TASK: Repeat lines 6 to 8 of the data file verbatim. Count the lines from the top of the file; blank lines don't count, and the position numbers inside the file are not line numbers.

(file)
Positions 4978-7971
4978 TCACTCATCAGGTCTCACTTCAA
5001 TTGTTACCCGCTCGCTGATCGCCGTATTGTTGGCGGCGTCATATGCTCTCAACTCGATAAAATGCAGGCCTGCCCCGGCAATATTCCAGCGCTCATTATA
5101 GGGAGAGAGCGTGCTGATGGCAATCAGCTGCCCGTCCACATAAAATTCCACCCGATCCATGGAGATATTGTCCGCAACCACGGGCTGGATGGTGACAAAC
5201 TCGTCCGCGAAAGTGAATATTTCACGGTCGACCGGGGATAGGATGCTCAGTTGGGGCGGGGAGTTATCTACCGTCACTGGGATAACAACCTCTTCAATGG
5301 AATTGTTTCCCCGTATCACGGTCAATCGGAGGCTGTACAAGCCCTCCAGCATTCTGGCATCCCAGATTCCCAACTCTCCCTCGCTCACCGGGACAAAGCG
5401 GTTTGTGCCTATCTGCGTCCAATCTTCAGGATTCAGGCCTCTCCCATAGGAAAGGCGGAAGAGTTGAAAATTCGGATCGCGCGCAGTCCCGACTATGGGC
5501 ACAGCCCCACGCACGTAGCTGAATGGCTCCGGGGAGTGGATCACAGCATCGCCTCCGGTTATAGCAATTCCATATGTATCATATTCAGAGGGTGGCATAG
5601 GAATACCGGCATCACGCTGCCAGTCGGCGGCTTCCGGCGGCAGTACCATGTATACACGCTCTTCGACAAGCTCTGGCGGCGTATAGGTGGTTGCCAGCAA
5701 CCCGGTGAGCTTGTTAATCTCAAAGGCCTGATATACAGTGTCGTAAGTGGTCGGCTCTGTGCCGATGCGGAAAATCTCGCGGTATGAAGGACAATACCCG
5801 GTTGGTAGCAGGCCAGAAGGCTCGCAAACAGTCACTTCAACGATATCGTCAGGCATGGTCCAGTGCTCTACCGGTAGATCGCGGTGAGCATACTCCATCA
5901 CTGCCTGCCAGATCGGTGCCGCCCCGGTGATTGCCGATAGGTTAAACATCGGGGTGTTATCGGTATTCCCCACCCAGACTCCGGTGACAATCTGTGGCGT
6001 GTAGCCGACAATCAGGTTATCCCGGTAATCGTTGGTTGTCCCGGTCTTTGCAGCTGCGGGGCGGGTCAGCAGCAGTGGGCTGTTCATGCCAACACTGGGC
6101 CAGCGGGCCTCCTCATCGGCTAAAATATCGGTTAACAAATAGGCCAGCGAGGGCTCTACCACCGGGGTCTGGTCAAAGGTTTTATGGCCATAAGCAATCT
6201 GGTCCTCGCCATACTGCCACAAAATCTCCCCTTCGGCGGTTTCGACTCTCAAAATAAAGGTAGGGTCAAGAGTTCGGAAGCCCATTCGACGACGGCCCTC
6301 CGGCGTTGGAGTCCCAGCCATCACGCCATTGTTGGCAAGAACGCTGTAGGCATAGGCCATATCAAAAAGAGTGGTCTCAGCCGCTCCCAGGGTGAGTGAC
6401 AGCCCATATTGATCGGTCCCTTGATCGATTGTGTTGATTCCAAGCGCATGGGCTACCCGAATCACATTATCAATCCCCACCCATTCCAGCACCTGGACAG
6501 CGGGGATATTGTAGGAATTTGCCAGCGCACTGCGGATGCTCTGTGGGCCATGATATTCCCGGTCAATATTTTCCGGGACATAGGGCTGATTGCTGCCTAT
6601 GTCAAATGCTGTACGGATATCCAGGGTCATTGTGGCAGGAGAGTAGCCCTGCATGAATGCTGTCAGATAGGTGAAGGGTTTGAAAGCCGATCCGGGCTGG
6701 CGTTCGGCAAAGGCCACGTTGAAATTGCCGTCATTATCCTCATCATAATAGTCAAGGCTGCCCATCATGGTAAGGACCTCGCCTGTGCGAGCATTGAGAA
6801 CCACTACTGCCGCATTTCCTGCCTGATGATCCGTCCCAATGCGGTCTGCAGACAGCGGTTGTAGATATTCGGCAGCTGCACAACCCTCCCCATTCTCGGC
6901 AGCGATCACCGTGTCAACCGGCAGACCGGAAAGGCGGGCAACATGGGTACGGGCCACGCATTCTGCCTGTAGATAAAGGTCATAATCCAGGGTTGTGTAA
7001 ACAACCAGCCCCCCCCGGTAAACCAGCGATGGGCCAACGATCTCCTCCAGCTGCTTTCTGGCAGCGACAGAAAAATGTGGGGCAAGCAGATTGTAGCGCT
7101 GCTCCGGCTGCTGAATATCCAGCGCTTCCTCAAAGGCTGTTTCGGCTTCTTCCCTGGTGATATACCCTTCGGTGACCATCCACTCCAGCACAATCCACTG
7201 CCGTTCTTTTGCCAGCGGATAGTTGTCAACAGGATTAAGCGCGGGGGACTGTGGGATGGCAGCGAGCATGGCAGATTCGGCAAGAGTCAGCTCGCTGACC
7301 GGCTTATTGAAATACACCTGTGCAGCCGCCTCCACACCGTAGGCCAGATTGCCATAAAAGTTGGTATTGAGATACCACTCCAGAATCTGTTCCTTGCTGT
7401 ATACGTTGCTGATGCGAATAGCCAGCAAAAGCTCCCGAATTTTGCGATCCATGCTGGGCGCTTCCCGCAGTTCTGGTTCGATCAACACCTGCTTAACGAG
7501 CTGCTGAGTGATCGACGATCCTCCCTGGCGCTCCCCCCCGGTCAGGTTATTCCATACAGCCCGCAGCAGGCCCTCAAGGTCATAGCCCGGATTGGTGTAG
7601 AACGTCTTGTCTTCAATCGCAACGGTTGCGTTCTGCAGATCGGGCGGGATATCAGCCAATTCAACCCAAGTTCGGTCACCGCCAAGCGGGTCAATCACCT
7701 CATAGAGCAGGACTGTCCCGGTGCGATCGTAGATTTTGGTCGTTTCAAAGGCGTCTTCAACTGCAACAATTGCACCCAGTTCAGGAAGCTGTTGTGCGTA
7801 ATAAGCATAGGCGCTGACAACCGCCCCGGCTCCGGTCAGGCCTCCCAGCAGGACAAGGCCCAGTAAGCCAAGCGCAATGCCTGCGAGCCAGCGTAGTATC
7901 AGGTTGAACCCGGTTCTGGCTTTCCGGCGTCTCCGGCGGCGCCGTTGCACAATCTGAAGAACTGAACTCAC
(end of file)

5301 AATTGTTTCCCCGTATCACGGTCAATCGGAGGCTGTACAAGCCCTCCAGCATTCTGGCATCCCAGATTCCCAACTCTCCCTCGCTCACCGGGACAAAGCG
5401 GTTTGTGCCTATCTGCGTCCAATCTTCAGGATTCAGGCCTCTCCCATAGGAAAGGCGGAAGAGTTGAAAATTCGGATCGCGCGCAGTCCCGACTATGGGC
5501 ACAGCCCCACGCACGTAGCTGAATGGCTCCGGGGAGTGGATCACAGCATCGCCTCCGGTTATAGCAATTCCATATGTATCATATTCAGAGGGTGGCATAG